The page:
Obligo’s leadership team knew they were in expert hands when they met Trista Taylor.
They knew of her work on similar projects at Google, and trusted that the TeamUp Assessment was built on a solid foundation of research and implementation.
The TeamUp Assessment from Regroup is a framework for teams seeking to improve their culture, increase employee engagement, and ensure higher retention rates. And, since early stage startups are basically teams, using the TeamUp Assessment at this stage creates the foundation for a company culture grounded in healthy teams.
Data collected through the survey is analyzed and presented in a report which offers actionable insights and tangible recommendations that helps your startup team clarify and develop a healthy company culture.
After the results are delivered to the team, Trista and her team of consultants work with the team helping find solutions and next steps toward building a culture first organization where employees feel welcomed, heard, and know the value of what they add to the company.
“I love how easy it makes my job. People are supporting the changes because they’re based on data and feedback. ” Antuela Romero, HR Director at Obligo
One aspect Obligo employees really appreciated is that the TeamUp Assessment report clearly breaks down what the data means in plain language. This helped the team understand what the data was showing without getting lost in the percentages.
With TeamUp’s key insights into the team’s 5 items to celebrate and 5 areas of opportunity, their company’s level of psychological safety, and the honest feedback from their employees, Obligo was able to understand the entirety of what the company faced as they moved into an period of aggressive growth.
After completing the assessment for the first time in 2020, they were so pleased with the results and roadmap provided by the Regroup team, Obligo took the assessment again in late 2021 to check in on what aspects were working well and which areas still needed improvement.
The results: improved team culture and communication
As you can see from the image above, the TeamUp Assessment report breaks each area of focus down by percentages.
“The team promoter score is a helpful indicator of culture. As we track that, we can see how we’re doing as a team.” Omri Dor, Obligo COO.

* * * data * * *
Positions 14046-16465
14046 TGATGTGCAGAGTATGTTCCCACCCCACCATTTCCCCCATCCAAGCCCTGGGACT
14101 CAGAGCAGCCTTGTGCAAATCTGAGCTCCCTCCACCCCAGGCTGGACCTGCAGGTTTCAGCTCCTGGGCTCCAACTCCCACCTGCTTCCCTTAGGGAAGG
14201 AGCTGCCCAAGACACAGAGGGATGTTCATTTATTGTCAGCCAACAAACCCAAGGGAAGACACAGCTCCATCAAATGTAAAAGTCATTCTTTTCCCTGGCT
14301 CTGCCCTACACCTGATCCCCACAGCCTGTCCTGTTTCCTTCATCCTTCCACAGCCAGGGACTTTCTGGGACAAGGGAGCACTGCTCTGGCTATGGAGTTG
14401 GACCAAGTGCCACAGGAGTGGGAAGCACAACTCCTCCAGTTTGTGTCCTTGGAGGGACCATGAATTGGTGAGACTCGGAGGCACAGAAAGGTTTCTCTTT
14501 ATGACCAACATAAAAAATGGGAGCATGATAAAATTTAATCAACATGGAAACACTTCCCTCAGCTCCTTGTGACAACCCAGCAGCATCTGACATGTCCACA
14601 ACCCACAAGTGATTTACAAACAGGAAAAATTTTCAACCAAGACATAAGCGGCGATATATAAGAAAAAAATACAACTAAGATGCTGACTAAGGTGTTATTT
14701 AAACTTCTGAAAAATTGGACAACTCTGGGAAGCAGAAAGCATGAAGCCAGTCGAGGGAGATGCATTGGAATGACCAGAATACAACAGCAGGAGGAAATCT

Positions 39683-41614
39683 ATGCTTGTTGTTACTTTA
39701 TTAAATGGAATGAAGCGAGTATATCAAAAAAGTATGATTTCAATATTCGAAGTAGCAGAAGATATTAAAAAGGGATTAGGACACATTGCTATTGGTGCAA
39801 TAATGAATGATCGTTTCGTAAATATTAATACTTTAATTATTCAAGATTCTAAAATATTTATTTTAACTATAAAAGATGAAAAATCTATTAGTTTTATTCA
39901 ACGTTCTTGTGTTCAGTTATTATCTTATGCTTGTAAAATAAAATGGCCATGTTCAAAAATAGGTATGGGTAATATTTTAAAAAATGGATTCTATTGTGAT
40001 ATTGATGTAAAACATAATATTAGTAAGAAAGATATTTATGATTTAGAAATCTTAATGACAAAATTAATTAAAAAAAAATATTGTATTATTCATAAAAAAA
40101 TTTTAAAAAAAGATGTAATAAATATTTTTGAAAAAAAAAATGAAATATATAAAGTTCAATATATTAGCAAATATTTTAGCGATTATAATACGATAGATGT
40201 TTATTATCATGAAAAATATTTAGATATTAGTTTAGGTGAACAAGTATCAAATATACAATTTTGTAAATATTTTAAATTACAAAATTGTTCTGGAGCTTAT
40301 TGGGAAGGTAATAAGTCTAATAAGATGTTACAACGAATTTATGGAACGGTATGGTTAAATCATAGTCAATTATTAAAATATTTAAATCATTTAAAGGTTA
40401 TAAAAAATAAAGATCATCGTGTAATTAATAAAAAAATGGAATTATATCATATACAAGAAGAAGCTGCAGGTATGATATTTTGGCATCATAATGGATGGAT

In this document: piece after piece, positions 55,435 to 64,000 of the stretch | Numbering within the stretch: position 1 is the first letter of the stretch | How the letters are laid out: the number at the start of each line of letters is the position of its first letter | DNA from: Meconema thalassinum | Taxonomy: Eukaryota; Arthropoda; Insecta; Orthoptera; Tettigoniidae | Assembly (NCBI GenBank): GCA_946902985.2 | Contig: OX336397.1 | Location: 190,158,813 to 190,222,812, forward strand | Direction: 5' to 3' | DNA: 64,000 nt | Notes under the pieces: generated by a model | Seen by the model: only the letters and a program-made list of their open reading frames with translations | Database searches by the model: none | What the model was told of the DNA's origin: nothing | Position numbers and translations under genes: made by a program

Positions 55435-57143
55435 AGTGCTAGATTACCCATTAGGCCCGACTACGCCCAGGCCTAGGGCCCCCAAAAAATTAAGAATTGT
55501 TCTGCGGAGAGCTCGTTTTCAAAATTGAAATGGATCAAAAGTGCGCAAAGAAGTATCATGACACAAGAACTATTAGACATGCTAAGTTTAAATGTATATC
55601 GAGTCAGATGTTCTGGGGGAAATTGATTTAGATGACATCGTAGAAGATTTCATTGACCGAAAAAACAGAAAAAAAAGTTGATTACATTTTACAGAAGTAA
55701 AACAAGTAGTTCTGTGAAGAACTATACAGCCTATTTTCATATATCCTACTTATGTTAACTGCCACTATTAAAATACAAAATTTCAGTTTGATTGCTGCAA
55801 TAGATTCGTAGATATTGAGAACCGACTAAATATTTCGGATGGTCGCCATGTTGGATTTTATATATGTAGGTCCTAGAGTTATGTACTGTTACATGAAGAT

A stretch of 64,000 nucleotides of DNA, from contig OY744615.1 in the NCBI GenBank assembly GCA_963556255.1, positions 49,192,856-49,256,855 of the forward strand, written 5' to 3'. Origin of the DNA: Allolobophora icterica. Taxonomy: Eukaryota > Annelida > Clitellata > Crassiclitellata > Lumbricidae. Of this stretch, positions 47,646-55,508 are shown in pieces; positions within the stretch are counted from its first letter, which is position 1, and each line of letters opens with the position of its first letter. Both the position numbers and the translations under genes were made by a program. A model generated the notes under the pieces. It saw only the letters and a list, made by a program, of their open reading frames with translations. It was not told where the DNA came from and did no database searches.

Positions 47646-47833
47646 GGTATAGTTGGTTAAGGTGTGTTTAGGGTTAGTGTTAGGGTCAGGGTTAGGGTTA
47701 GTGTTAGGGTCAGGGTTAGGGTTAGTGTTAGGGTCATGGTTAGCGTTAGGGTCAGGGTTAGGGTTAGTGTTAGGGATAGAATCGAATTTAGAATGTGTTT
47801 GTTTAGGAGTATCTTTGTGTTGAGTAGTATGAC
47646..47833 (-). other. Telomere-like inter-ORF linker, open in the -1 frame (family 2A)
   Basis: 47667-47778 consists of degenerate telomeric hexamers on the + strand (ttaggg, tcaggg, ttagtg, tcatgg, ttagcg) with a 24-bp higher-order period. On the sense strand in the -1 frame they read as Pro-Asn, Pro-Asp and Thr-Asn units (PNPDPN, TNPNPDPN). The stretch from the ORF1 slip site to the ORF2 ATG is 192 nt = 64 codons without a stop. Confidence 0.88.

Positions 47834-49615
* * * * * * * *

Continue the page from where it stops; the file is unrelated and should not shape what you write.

While Obligo’s scores on psychological safety, team promoter, and a perceived sense of belonging were strong within the team, the report also shows drops in the key areas of execution and reliability year-over-year.
These drops in execution and reliability were not unexpected when accounting for the dramatic upheaval the workforce experienced in 2020. Considering Obligo’s other metrics remained within a reasonable range, we can conclude the tools and guidance they received from their original TeamUp Assessment were effective.
“TeamUp can benefit any team, any company, or any team within a company.” Omri Dor, Obligo COO.
The TeamUp Assessment report clearly identifies where to focus to improve team health. The report makes it easy to see what is working well and where to focus within each of the five TeamUp categories: Psychological Safety, Enough Structure, Reliability, Execution, and Belonging.
Digging into the reliability category, the Obligo team was able to pinpoint one area of focus and work together to address that item. Collecting feedback is one thing, but taking action matters even more. TeamUp makes it easy to do both.
By providing feedback in this data-based way, it helped the team have a conversation about what’s going on in the team in a way that doesn’t point fingers or feel subjective. We can lay out the data on the table and get curious about it together in order to do something about it. This created shared ownership for the team culture.
Based on these and other findings in the TeamUp Assessment, the team at Regroup provided the resources and support Obligo needed to bring culture to the forefront in their organization.
“We plan to use TeamUp as a way to do ongoing pulse checks.” Antuela Romero, HR Director at Obligo
The takeaway: TeamUp is great for everyone
The TeamUp Assessment by Regroup has a proven track record of success at companies big and small.
With the rapid development of hybrid and remote work in recent years, many companies were surprised when they went from having lunch together in the cafeteria to only interacting via Zoom and other productivity tools.
Considering the impact company culture has on employees and the bottom line, those in a position to implement the TeamUp Assessment with their teams will make their path toward a culture-first organization easier to manage.
COO Omri Dor says, “ I think it’s been a great experience with which we’ve benefited greatly, and I think it’s inspiring to think the people at Regroup are touching so many companies and directly affecting the work happiness of so many people.”